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RICHARD V. HAEBERLE v. JOHN D. PETERSON AND THOMAS P. PETERSON AND SHIRLEY PETERSON (12/29/78)

decided: December 29, 1978.

RICHARD V. HAEBERLE, ADMINISTRATOR OF THE ESTATE OF TRACEY ANN HAEBERLE, DECEASED, APPELLANT,
v.
JOHN D. PETERSON AND THOMAS P. PETERSON AND SHIRLEY PETERSON, HIS WIFE V. RICHARD V. HAEBERLE AND MILDRED HAEBERLE, HIS WIFE



No. 1392 OCTOBER TERM, 1977, Appeal from the Order of the Court of Common Pleas of Chester County, Civil Action - Law, at No. 262 March Term, 1974

COUNSEL

Howard F. Riley, Jr., West Chester, for appellant.

Lawrence E. Wood, West Chester, for appellees, Peterson.

No appearance entered nor brief submitted for appellees, Haeberle, h/w.

Watkins, President Judge, and Jacobs, Hoffman, Cercone, Price, Van der Voort and Spaeth, JJ. Watkins, former President Judge, and Hoffman, J., did not participate in the consideration or decision of this case.

Author: Van Der Voort

[ 262 Pa. Super. Page 248]

This is a child dart-out case in which the parents of the deceased child brought suit against the driver and his parents. The defendants joined the parents of the child as

[ 262 Pa. Super. Page 249]

    additional defendants. The suit was dismissed as to the parents of the driver prior to submission of the case to the jury. The jury returned verdicts in favor of the remaining defendants. Appellants' motion for a new trial with respect to the judgment in favor of the driver was denied and they have appealed.

The victim of the accident was a six-year old child, Tracey Ann Haeberle. She was riding her bicycle on Crump Road in Uwchlan Township, Chester County, when struck by an automobile driven by John D. Peterson, the appellee. He testified that when he first saw the child, she was "dead center" in front of his car and only two or three feet away. He testified that he "slammed on" his brakes and brought his car to a stop, but not before striking the child and inflicting injuries which resulted in her death.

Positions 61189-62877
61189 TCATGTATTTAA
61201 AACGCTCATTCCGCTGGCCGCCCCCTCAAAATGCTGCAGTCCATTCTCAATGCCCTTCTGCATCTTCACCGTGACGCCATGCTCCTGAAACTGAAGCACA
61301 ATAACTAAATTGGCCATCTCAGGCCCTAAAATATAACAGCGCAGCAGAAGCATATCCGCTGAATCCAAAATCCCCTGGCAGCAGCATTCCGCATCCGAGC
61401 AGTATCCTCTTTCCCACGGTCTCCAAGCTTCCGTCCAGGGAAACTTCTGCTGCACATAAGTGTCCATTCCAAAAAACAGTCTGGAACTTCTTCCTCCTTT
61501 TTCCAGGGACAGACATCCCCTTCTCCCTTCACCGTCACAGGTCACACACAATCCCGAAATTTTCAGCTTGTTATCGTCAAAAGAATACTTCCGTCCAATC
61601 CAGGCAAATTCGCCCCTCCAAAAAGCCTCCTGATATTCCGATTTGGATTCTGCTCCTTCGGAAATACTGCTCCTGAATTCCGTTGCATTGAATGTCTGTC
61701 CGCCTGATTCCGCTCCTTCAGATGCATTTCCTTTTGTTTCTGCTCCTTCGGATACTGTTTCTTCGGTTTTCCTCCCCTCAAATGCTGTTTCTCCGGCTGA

The accident occurred at dusk on a stretch of Crump Road made more dangerous at that hour by the fact that the road goes from a relatively open territory into a stretch of roadway where trees and shrubbery crowd in on the road from both sides. The accident occurred just as Peterson's car was emerging from this stretch of wooded roadway into a clearing. His car lights were on.

The child apparently rode her bicycle directly into the path of Peterson's car. There is no evidence as to exactly where she came from. The driver did not see her until she was immediately in front of his car. At the first sight of the child, Peterson testified that he slammed on his brakes and brought his car to a stop. Skid marks for a distance of six feet nine inches, plainly visible, and agreed to be those of his car, resulted as the wheels of the car locked under the impact of the brakes. Nevertheless, the child was hit and thrown a distance of some 49 feet from where the skid marks began. Most of the bicycle was found 73 feet from that point. The child weighed approximately 45 pounds and the bicycle about 15 pounds. There is no evidence as to whether the bicycle skidded, rolled or was ...


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